Tonight Toronto starts their last series against Boston this year, and one can expect many in the (likely small) Rogers Centre crowd will be a little envious of the Red Sox. Not so much because of the season they’re having. Although certainly far and away better than Toronto’s, at 76-68 the Beantowners are a long-shot to make the playoffs, being 8 games out of the wild card race with only 18 games left. At best, mathematically, Boston can win 94… or 14 less than they did in last season in their World Series winning campaign. No, in that Boston has a lot in common with Toronto – a lot of disgruntled fans wondering what happened to their beloved team this year. Why Toronto might be envious is that the ownership of the Red Sox said “enough is enough” and did something about it. They fired their GM (although his title strangely enough was President of Baseball operations, the club lacking anyone with the title “General Manager”) Dave Drombowski.
Drombrowski is a great baseball man with lots of years experience, and the team’s own press release laud him for three-straight division titles and the World Series. But to them, it’s “what have you done for me lately?” They decided this year has been a bust in Beantown and someone had to pay for it and who better than the man who created the roster. Dombrowski was shown the door with 3 weeks left on the sched and another year on his contract. People were surprised.
Team manager Alex Cora said “surprised, shocked honestly” when asked for his reaction. Pity poor Alex, who’ll no doubt be looking over his shoulder a bit more for the rest of September. Star JD Martinez said about the same, that he felt “probably the same reaction you guys had – just a shock.” He added, “it’s a business and that’s their call” which hardly seemed like a strong endorsement.
MLB discussing the firing on their website noted that for all the success he’d had in the past, in the off-season he chose to let Craig Kimbrel leave and not replace him with a proven closer, that he re-signed Steve Pearce who’s been injured much of the time and that he gave a massive $145M contract extension to formerly-stellar Chris Sale, who in turn has struggled with velocity and elbow issues and tossed the worst year of his career, going 6-11 with a 4.40 ERA and few runs of consecutive good games. To counter-balance, they note he also extended Xander Bogaert’s contract and the shortstop is having his best year yet.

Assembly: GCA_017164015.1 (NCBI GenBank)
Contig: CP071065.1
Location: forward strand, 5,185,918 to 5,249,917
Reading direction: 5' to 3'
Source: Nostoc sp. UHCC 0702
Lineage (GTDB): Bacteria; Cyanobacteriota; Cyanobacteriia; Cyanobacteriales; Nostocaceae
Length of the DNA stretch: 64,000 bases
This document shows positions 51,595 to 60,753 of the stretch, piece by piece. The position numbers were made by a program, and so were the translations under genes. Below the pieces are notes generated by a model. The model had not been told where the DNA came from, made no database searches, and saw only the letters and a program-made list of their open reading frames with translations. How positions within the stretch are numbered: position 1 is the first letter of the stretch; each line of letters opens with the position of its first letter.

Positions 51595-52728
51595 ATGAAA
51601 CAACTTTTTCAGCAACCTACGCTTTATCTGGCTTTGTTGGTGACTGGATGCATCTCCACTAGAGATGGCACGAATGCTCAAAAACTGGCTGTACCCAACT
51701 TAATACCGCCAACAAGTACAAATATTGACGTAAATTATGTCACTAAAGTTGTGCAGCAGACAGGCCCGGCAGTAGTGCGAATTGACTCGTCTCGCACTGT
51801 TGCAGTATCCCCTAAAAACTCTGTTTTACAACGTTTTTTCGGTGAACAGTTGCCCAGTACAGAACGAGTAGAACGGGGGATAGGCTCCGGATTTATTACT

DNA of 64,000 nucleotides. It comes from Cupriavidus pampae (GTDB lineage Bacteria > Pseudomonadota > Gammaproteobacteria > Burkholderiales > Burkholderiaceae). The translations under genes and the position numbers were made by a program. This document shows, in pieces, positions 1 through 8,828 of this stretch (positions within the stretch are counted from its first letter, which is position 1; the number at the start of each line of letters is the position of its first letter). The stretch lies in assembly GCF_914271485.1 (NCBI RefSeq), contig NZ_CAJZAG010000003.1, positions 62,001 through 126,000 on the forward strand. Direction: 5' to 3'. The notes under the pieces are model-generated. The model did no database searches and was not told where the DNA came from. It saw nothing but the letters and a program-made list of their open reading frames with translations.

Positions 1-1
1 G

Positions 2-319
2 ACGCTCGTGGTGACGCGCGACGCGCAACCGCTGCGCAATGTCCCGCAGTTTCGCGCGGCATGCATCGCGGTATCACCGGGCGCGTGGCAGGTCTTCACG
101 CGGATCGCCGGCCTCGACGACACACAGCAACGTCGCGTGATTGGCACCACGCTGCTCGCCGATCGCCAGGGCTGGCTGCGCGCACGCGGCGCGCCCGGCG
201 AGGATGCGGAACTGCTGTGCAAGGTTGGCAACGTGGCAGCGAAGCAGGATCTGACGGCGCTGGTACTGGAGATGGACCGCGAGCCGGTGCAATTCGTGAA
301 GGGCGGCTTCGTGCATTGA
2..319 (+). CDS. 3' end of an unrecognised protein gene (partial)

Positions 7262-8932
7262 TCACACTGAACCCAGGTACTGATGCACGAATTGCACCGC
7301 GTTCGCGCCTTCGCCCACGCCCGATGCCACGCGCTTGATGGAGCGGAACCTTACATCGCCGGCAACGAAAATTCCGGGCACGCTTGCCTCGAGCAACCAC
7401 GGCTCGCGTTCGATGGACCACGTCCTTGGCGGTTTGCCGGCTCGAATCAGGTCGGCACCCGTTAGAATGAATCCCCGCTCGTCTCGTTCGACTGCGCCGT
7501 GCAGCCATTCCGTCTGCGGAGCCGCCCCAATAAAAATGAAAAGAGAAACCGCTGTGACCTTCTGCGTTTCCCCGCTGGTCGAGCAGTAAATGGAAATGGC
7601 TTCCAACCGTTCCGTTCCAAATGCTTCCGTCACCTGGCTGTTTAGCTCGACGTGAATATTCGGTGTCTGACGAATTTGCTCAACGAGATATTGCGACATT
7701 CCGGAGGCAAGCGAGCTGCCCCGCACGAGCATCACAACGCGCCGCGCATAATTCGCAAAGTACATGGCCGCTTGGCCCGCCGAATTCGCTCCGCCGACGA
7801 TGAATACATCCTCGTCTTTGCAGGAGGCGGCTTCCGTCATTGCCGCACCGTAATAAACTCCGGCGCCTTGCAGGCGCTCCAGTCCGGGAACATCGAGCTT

More damning, Dombrowski did nothing much at the trade deadline, not adding any significant impact players to a team with a decidedly weak bullpen and on-again, off-again rotation. The team rewarded that by going on an 8-game losing streak.
So the Red Sox have one “off” season and decide they need a change in direction to make sure they don’t have two disappointers in a row. If only Toronto fans were so lucky.
To point out the obvious, expectations for the Blue Jays this season were lower than they were for the defending world champions. Many picked them for 4th place in the division (which is where they should finish only due to Baltimore having one of the worst teams in recent MLB history), but some chose to believe they could pass Tampa Bay and at least give a little hope of competing for a Wild Card spot. Sports Illustrated, for example back in spring picked their over/under number as 86.5, meaning they expected them to have a winning year. Instead, they’re having a horrible season, sitting at 55-89, and still waiting for their first win of September.